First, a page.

Today, people need internet browsers, productivity and all sorts of other apps that let them customize what they use their phone for. And who buys low end digital cameras or camcorders anymore now that their phones have 8 Megapixel cameras and shoot HD video? Companies that used to concentrate on web sites and SEOs for business now concentrate on apps and mobile social media presences. It wasn't that long ago that patients in doctors' waiting rooms were reading magazines. Today the magazines gather dust because everyone is on their phones and tablets in those same waiting rooms.

Tesla is a classic disruption story in the making, both on technology and business model fronts. The competition is asleep, and even if Tesla's early success has awoken them, they don't have the guts and determination to do what it'll really take to participate in the future of the automobile.

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#16) On August 23, 2013 at 6:23 PM, awallejr (34.72) wrote:

I don't know why people keep questioning on what I need.  My needs are very specific as set forth in #14.  The additional proviso would be affordability.

Comparing Tesla as being a classic disruptive story akin to the Iphone is silly.  The Iphone gave everyone the ability to have the internet in the palm of their hands along with telephonic capabilities.  And once AT&T decided to subsidize it, the product took off.

What comparable impact does owning a Tesla have over the Volt, Prius, Fusion and the gas powered cars?   Anyone reading this own one?  If so how much does it cost you to recharge the battery?  Nice if you save $200 a month on gas but your Con Ed bill is now $300 higher.  How long does it take to recharge?  Nice to be able to not have to always plan your trips around recharge time.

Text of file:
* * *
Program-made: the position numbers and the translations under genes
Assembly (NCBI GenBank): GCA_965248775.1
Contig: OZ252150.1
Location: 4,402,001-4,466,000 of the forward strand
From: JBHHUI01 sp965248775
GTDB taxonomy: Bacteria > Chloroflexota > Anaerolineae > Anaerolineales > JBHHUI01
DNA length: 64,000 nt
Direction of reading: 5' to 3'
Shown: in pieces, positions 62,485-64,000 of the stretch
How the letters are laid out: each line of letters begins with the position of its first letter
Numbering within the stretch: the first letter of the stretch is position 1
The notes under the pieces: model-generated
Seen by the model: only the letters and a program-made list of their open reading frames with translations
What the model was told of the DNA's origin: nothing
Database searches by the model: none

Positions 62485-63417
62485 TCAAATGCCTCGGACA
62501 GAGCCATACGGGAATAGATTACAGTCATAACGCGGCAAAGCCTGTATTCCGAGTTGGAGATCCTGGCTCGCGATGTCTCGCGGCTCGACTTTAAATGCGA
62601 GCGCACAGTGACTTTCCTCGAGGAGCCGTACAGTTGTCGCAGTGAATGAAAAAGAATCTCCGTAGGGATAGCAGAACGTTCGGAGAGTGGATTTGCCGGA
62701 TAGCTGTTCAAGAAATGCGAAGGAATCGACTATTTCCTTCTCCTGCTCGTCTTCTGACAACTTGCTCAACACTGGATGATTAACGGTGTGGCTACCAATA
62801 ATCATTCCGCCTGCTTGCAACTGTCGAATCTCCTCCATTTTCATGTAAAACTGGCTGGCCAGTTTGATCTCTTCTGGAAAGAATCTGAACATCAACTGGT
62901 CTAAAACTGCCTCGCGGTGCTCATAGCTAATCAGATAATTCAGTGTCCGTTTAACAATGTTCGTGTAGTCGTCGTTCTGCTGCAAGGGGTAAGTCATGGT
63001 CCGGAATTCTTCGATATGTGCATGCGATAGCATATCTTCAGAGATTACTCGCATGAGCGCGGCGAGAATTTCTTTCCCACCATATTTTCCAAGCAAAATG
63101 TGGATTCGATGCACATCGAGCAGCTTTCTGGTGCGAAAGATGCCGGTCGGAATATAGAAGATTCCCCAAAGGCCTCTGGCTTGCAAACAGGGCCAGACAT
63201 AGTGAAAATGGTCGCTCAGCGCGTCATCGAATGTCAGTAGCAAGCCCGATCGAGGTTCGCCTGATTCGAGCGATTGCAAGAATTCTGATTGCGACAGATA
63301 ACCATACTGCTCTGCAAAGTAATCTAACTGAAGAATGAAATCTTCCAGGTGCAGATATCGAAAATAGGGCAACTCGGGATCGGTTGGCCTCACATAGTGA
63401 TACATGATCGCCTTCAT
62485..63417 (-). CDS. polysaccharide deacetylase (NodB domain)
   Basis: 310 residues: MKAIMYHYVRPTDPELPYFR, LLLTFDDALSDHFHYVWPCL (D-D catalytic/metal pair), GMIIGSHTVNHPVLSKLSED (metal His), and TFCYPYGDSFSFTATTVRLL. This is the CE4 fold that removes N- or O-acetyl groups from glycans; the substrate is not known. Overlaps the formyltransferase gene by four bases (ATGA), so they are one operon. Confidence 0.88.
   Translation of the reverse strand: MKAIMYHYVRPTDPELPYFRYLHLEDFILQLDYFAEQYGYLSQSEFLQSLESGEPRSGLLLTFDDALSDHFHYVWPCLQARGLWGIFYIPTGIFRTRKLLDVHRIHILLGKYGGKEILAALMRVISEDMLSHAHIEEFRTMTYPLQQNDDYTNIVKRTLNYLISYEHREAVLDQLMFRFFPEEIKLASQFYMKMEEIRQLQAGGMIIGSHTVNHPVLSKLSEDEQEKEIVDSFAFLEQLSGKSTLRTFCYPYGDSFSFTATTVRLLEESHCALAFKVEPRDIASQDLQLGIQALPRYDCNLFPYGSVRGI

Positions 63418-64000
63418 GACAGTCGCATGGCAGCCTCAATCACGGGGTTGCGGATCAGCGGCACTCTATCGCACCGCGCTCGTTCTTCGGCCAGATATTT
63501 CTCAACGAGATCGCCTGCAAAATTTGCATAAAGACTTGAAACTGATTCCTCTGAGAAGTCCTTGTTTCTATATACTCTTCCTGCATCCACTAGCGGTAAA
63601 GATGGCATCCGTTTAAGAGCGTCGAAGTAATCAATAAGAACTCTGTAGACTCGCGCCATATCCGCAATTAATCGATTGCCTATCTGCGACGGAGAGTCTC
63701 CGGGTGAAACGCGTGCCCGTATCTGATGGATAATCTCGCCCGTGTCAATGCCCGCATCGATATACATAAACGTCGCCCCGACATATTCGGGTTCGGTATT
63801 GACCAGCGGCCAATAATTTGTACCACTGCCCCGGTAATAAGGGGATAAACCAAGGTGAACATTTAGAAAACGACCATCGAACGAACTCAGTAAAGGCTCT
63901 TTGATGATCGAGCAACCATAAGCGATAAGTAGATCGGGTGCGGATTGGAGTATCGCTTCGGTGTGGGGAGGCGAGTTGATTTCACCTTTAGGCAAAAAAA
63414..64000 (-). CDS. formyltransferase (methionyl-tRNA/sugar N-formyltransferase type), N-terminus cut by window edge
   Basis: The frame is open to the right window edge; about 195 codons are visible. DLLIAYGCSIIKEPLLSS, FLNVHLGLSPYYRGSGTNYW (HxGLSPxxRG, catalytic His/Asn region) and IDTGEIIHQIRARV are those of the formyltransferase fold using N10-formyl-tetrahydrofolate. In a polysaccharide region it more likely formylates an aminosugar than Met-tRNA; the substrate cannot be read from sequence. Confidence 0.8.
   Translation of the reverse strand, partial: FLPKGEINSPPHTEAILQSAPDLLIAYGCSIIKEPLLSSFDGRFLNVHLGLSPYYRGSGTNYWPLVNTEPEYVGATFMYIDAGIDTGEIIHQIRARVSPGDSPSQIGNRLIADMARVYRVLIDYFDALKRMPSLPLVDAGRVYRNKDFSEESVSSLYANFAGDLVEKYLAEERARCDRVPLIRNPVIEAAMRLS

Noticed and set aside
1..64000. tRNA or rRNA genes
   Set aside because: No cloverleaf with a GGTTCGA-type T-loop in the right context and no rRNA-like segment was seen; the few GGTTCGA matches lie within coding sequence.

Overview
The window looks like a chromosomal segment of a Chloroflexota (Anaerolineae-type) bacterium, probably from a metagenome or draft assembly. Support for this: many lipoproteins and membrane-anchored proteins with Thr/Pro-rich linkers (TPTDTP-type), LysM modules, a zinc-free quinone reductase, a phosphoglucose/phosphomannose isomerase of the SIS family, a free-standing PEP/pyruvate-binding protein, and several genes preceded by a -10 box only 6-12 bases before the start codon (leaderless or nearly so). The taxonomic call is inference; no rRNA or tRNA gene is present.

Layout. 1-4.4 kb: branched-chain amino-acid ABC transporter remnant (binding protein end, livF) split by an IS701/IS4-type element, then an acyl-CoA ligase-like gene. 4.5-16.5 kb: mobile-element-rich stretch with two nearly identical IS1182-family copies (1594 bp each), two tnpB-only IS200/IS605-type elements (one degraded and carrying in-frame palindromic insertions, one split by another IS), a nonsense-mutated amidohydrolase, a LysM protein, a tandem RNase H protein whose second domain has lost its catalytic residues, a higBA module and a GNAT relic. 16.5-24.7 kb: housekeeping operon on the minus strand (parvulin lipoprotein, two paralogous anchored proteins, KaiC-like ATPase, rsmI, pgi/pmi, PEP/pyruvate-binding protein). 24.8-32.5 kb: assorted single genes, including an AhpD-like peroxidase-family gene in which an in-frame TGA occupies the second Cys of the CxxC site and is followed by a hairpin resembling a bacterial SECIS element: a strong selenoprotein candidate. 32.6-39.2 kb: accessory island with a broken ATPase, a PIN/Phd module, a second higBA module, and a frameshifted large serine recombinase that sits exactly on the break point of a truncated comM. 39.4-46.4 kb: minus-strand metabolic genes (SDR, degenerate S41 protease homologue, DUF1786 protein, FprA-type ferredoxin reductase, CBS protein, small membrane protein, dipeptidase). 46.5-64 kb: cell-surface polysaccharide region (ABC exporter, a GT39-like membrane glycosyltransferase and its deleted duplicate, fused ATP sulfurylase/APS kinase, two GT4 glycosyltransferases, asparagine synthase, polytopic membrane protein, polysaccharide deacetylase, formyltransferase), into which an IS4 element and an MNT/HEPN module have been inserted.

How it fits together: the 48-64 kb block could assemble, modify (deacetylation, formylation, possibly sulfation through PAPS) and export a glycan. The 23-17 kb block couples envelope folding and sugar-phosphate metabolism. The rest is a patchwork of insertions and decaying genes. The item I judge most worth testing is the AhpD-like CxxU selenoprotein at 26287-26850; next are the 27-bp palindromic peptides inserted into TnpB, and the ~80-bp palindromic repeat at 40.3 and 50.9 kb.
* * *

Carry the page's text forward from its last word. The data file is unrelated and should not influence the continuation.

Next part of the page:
This is nowhere near disruptive.  What would be disruptive is making a true solar powered car that is affordable and never needs downtime to recharge.

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#17) On September 01, 2013 at 12:14 PM, Smorgasbord1 (< 20) wrote:

@awallejr, you should do some research on Tesla and EVs. Electricity as a fuel is almost an order of magnitude cheaper than gas. I replaced a ~$250 gas bill for about a $30 increase in electricity. Recharge times don't matter for day to day use since my car is fully charged by morning. I start everyday with a full tank of electrons. Even for road trips, my bodily needs involve stopping every few hours, so a 30 minute SuperCharger refill wouldn't affect my plans noticeably.

The comparison to the iphone was to not to equate disrutiveness, but to show that disputions involve changes to existing behaviors. This is the way of all disruptions - the new thing has pros and cons, but people adapt when the advantage of the pros outweighs the cons. Then, as the technology improves, the cons continue to shrink and then there's no going back. The new thing doesn't have to be better than the old in every way in order to be wildly successful. With the iphone, we lost physical buttons and we lost the ability to have a really small phone, for instance. 


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#18) On September 01, 2013 at 3:58 PM, awallejr (34.72) wrote:

Yeah well that works for you and I wish you luck.  Hybrids would do the same with the added "protection" of back-up gasoline.  But since I use my car for work and not for short duration commuting it doesn't help me.

In a couple years we shall see.  Aside from being pretty I still think the hybrids are better and more affordable.